The site of the investigation is a manufacturing facility which has several partially open bays of differing sizes. Each bay has a bridge crane used in lifting construction materials and pressure vessels. Welding machines (exhibit 1) and apparatus are supplied to each area within the bay. Small stacks of plate steel of differing thickness used in constructing the pressure vessels are located throughout the facility. Custom specifications provided by each buyer determines the type of pressure vessel to be built.
Rolls (a metal forming machine that uses rollers) are used to form the plate steel into a cylinder (exhibit 2). For longer pressure vessels, cylinders are welded together until the proper length is achieved. When the plate steel is completely welded as a cylinder, fittings (exhibit 3) and heads (exhibit 4) (a type of convex end cap) are welded to each end of the cylinder. Legs are also welded onto the cylinder for both upright (vertical) and horizontal cylinders.
Prior to the day of the incident, a cylinder 83½ inches long and 12 feet in diameter had been welded. One head (end cap) had been welded onto the west-facing end. The east-facing end was still open. The cylinder by itself weighed 6,729 pounds while the head weighed 3,925 pounds. When completed, with both heads in place, this pressure vessel would be 121 inches long. In order to weld the pressure vessel, it was cradled in two positioners (exhibit 5). Each positioner was a concave device with a roller on each end. One of the rollers was powered by an electric motor which was used to slowly turn the pressure vessel as welding of the seams took place. An unknown number of fittings had already been welded onto the shell of the cylinder. The positioners had been placed to support the cylinder while not interfering with the fittings as the cylinder rotated.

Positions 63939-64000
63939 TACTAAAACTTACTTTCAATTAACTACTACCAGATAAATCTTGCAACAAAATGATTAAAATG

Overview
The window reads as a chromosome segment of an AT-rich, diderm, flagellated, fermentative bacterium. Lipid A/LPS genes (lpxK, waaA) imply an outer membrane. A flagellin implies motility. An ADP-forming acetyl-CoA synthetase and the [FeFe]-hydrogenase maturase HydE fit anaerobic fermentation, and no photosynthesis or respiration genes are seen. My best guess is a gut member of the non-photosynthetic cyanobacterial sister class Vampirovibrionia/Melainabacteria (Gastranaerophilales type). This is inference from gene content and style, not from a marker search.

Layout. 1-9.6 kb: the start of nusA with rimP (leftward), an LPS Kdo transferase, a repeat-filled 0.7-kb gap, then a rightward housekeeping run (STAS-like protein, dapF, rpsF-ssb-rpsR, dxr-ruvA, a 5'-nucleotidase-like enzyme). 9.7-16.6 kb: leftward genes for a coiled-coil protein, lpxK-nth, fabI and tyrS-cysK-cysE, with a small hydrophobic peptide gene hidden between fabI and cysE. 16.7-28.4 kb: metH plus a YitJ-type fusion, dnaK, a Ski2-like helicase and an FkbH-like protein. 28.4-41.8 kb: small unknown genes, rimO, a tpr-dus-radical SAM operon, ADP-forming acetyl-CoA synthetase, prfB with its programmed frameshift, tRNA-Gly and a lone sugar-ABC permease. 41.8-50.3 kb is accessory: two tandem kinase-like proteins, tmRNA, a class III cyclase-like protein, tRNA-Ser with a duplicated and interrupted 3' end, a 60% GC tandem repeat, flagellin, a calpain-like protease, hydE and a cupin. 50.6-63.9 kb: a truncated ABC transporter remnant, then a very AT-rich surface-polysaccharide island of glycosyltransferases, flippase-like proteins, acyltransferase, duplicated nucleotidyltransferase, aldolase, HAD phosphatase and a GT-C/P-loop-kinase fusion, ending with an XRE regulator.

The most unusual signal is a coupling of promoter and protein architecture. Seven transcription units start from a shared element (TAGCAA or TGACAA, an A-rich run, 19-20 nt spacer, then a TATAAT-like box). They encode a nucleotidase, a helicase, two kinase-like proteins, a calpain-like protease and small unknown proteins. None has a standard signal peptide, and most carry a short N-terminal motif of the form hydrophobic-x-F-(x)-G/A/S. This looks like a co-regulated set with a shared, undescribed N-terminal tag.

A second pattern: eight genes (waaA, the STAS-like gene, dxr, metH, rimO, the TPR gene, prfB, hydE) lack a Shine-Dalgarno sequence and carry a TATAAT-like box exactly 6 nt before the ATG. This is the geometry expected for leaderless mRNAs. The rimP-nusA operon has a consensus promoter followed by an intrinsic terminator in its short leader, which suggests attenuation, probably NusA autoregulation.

On the day of the incident, the decedent was on top of the cylinder welding on a seam of a manway (personnel hatch). The cylinder was not rotating at the time. While welding on the hatch, the pressure vessel suddenly flipped upright with its head toward the floor and the open end toward the ceiling.
The decedent was thrown off toward the west. He was crushed when he entered the area between the shell of the cylinder that had flipped up and the head which had been welded onto the east end of the adjacent pressure vessel.
CAUSE OF DEATH
The death certificate stated the cause of death to be multiple traumatic injuries.
Recommendation #1: Employers should ensure employees place the positioners so that pressure vessels will not tip under minor, additional loads.
Discussion: In this incident the positioners were placed so that the pressure vessel would tip if any small, additional load was placed near the heavy end. If the decedent moved toward the west end of the pressure vessel his weight may have been enough to upset the vessel. In order to assure that pressure vessels are supported in a manner resistant to tipping, the center of gravity and the range of safe placement should be determined and clearly marked on the pressure vessel. The positioners could then be accurately placed so that work could be performed without the possibility of upset of the pressure vessel. If the pressure vessel had been better supported this incident most likely would not have happened.